Plastic can be considered the substrata of advanced capitalism. It reveals our utter dependency upon petrochemicals. But its role in our life, unlike the more abstract relationship that we have with other oil products, such as gasoline or electricity, is intimate. We use plastics to eat, clothe ourselves, as sex toys, as soothers for babies. Our computers and phones, those objects we seemingly can not do without, could not exist without plastics as the lightweight portable devices that they are. Nor could the Internet, with thousands of underwater and underground cables sealed from the elements with plastic coating. Plastic is ubiquitous and infiltrates so many aspects of our daily lives that its presence is easy to take for granted and also hard to fathom... It also implicates us: there is no way to extract one’s life in the twentieth century from plastic. This is true for people across economic classes and geographies, even if the objects we interact with and the ways we do it remain stratified. Plastic is a problem that can not be externalized.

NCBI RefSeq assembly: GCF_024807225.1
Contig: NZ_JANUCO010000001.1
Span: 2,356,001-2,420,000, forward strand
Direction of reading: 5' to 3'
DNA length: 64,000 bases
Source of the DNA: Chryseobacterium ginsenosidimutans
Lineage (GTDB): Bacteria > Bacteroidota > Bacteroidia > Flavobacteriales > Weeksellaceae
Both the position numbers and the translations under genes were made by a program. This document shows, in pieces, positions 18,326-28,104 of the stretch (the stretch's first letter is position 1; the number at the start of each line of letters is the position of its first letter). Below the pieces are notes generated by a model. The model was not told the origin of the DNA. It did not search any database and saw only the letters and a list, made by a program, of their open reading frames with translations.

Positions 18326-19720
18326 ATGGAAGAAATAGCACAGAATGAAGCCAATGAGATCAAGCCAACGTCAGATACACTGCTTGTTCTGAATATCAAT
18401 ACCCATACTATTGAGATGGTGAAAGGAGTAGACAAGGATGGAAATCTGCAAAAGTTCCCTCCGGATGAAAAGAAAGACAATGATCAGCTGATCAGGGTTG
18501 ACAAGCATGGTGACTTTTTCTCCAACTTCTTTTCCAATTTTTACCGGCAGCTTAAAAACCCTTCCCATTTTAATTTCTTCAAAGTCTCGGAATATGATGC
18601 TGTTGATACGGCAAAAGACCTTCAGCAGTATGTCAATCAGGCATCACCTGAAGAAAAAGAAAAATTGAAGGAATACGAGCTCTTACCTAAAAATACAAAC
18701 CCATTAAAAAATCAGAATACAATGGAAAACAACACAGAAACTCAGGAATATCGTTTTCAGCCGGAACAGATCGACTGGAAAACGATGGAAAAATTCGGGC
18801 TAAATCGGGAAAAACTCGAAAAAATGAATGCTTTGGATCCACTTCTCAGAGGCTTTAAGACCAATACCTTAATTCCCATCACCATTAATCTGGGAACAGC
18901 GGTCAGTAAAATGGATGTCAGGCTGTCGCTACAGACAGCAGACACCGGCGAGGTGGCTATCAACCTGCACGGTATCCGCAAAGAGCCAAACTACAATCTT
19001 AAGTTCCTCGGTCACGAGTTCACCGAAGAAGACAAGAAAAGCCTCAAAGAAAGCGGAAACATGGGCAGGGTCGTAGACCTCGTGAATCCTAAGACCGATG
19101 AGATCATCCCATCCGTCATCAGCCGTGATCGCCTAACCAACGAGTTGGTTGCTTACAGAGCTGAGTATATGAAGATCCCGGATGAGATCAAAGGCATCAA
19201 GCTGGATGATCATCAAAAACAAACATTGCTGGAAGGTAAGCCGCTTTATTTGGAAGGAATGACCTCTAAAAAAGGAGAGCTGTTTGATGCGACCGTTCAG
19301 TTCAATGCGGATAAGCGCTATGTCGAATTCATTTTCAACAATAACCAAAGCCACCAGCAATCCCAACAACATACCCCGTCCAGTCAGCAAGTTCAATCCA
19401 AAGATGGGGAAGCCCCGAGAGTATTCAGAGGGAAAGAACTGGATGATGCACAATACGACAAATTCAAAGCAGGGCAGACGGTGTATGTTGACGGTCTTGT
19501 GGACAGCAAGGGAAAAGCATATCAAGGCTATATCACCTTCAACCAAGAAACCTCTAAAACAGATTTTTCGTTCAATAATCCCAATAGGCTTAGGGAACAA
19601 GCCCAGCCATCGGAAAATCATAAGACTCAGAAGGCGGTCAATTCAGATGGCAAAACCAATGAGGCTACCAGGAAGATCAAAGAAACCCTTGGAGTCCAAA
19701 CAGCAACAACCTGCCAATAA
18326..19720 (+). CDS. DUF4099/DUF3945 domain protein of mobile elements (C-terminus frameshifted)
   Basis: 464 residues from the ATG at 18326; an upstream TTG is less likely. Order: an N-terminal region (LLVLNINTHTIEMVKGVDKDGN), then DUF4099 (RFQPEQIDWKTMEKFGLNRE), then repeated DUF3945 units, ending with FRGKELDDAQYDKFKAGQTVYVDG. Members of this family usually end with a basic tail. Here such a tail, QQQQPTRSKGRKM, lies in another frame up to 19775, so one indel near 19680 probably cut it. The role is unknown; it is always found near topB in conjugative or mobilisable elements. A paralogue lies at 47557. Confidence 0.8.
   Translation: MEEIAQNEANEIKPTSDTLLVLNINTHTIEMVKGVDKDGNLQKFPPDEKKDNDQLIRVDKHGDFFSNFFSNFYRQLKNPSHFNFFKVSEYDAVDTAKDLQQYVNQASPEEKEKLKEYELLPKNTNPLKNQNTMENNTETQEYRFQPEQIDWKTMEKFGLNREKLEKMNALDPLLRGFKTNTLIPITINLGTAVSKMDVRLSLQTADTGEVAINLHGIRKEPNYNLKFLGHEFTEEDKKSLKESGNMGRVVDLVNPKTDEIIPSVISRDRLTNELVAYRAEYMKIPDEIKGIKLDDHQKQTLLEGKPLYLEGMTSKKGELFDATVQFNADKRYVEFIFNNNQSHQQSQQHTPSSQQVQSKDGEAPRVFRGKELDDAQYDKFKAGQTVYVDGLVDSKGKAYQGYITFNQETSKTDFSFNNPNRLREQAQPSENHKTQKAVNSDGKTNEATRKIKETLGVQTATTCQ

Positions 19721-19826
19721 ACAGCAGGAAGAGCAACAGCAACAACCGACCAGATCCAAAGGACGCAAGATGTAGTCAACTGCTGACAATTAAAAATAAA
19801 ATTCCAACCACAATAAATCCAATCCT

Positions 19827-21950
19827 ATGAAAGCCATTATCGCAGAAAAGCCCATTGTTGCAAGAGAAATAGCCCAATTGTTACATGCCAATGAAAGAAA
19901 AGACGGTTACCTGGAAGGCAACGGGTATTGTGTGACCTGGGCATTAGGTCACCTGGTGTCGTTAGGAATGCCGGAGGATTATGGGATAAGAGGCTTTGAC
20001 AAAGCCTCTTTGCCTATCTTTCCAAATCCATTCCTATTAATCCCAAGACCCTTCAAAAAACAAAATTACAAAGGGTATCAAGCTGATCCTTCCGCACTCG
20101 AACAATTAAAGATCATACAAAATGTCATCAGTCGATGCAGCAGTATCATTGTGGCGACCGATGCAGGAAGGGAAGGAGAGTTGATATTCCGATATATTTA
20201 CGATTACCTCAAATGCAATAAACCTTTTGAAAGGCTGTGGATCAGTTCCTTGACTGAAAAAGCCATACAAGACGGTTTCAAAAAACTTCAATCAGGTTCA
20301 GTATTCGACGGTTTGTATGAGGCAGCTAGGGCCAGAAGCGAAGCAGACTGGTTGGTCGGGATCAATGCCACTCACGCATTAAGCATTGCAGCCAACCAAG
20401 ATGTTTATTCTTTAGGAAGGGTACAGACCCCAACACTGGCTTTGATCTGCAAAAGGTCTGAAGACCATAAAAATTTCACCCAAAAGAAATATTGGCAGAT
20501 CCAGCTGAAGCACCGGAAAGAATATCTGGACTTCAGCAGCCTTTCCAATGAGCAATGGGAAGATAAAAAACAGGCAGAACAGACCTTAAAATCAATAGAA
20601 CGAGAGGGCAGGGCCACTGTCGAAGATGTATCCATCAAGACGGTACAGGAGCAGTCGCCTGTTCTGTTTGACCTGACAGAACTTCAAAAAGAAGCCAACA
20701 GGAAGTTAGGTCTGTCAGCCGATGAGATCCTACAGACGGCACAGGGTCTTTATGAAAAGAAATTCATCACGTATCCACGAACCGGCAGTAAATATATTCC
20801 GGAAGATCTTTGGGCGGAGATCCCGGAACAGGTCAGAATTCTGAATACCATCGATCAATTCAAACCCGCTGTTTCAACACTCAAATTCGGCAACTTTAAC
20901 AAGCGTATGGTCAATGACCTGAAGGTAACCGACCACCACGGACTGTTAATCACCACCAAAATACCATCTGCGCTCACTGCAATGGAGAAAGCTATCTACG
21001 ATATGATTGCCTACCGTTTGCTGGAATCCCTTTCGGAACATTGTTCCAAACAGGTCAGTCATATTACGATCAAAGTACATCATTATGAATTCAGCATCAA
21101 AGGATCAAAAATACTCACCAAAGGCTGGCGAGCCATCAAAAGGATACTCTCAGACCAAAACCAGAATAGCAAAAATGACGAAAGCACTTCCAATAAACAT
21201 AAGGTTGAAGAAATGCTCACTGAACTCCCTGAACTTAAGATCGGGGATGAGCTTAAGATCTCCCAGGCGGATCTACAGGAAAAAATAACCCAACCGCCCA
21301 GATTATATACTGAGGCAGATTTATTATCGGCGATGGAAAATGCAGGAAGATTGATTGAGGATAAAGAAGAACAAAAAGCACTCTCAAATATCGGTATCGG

Davis, Heather M. Art In The Anthropocene. 1st ed. London: Open Humanities Press, 2015. Print.